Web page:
Honoring the Legacy of John Wright: Navigating the Future of Philanthropic Policy Work in his Footsteps
By: Marlon Williams, Vice President of Collaboration and Policy, Philanthropy New York
Our Work with John
We met John and his colleagues at The Wright Group when Philanthropy New York sought to hire a lobbyist after several years of building our capacity to engage with local and national policymakers. Our membership saw that PNY could play a leadership role in convening and organizing philanthropy’s engagement with a new Mayoral administration in New York City. We had identified the need to build a renewed relationship with City Hall and wanted the new administration to see philanthropy as a valued partner providing a critical testing ground for interventions to our society’s core issues.
John and the talented team at The Wright Group truly understood and embraced the potential to move beyond transactional relationship building and towards transformational relationships with policymakers. This transformational approach to lobbying aligned well with our organizational values centered on equity and anti-racism. His focus on working with and on behalf of non-profit organizations working to serve Black and brown communities made him a particularly well-aligned partner for PNY.
Our partnership with John and his team has immensely impacted how I think about approaching this goal and the organizational strategy we’ve built. For example, The Wright Group helped us to hone in on our goal of exercising the power philanthropy holds from the financial resources provided and towards a focus on using the sector’s soft power to drive effective and impactful change. Our sector’s power doesn’t simply lie in the money we provide but also includes our ability to wield influence and create a more productive operating environment for non-profits working to better communities throughout the city. He also helped us dream bigger about what was possible by speaking to the collective power of philanthropy and supported us in thinking freshly about how we could work with non-profit sector partners collaboratively and strategically.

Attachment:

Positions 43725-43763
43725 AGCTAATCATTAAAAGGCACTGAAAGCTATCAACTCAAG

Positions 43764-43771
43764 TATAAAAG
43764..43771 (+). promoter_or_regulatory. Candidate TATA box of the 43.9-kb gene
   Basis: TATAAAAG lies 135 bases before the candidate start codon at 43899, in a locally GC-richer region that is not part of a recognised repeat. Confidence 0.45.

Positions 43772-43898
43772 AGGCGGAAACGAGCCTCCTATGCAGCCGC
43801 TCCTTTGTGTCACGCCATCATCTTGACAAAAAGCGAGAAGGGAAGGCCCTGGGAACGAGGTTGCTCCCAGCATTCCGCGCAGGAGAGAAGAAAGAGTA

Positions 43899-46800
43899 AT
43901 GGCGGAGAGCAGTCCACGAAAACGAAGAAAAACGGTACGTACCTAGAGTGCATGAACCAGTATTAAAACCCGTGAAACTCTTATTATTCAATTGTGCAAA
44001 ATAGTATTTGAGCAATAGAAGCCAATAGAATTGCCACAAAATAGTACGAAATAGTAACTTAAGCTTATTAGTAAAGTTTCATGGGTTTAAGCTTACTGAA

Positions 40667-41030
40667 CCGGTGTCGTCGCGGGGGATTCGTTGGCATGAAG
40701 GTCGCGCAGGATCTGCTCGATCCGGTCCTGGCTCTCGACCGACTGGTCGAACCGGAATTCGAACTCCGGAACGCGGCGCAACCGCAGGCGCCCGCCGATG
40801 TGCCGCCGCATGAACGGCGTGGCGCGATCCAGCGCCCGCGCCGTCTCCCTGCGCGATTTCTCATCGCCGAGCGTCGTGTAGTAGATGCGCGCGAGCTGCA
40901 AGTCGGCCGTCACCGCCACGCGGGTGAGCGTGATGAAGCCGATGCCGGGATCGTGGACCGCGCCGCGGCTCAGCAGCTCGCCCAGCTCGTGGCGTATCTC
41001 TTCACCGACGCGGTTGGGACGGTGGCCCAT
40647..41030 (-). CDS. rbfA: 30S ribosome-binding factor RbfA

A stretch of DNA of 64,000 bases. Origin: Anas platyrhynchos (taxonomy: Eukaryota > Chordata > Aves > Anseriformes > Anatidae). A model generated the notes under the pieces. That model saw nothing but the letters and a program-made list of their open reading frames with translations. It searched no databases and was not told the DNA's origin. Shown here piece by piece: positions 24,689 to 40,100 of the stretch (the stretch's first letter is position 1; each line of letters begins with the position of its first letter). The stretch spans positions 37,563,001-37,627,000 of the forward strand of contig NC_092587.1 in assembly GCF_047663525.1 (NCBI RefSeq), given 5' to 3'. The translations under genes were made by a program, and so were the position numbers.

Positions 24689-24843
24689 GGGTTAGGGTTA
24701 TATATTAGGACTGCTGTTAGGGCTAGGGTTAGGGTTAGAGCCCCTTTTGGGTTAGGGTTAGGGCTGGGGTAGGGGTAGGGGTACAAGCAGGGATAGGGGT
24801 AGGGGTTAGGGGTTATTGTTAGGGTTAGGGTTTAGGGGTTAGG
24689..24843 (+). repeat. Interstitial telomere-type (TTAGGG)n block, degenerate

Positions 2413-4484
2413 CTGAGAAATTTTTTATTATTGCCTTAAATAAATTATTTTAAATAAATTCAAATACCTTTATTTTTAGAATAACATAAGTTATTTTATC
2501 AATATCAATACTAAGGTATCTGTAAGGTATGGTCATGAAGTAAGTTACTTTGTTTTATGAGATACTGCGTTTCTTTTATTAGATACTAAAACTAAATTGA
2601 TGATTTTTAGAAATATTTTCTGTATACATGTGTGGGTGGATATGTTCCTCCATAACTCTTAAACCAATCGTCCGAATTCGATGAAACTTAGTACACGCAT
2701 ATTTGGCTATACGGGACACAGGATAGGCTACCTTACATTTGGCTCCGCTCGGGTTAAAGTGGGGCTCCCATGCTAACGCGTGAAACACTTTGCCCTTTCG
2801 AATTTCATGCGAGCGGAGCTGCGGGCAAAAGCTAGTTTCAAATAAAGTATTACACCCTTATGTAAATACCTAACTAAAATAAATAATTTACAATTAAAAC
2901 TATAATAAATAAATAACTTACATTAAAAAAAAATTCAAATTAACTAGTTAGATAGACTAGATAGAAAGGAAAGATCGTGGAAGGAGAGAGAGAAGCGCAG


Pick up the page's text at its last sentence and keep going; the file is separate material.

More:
As a colleague and friend, I look to John’s legacy daily as a source of inspiration and learning on building a stronger and more productive relationship with City Hall and other stakeholders in the public policy space. It serves as the ethos for all of our work – from when we testify in front of the city council advocating to strengthen New York’s non-profit ecosystem by eliminating unnecessary administrative burdens that city agencies impose on non-profits to when we travel at the end of the month with a group of prominent New York grantmakers to lobby policymakers with Foundations on the Hill (FOTH).
Many people in the sector have begun to recognize the importance of building relationships and partnerships with non-profits and communities rather than imposing our own solutions. Many in the sector have started to realize that we must work toward understanding and addressing the root causes of social and economic issues rather than just treating the symptoms. John’s legacy in our work is a small example of how one brilliant man impacted an entire sector, resulting in large institutions rethinking their approach and emphasizing community-led solutions and organizing. I commit to continued work to help this sector honor and embody the true meaning of the word philanthropy and, in doing so, honor John’s legacy as well. We at Philanthropy New York will remember his teachings on strategy, relationship building, and the power of philanthropy and continue to work toward a more equitable future. We invite you to join us in honoring John as we move forward on this journey.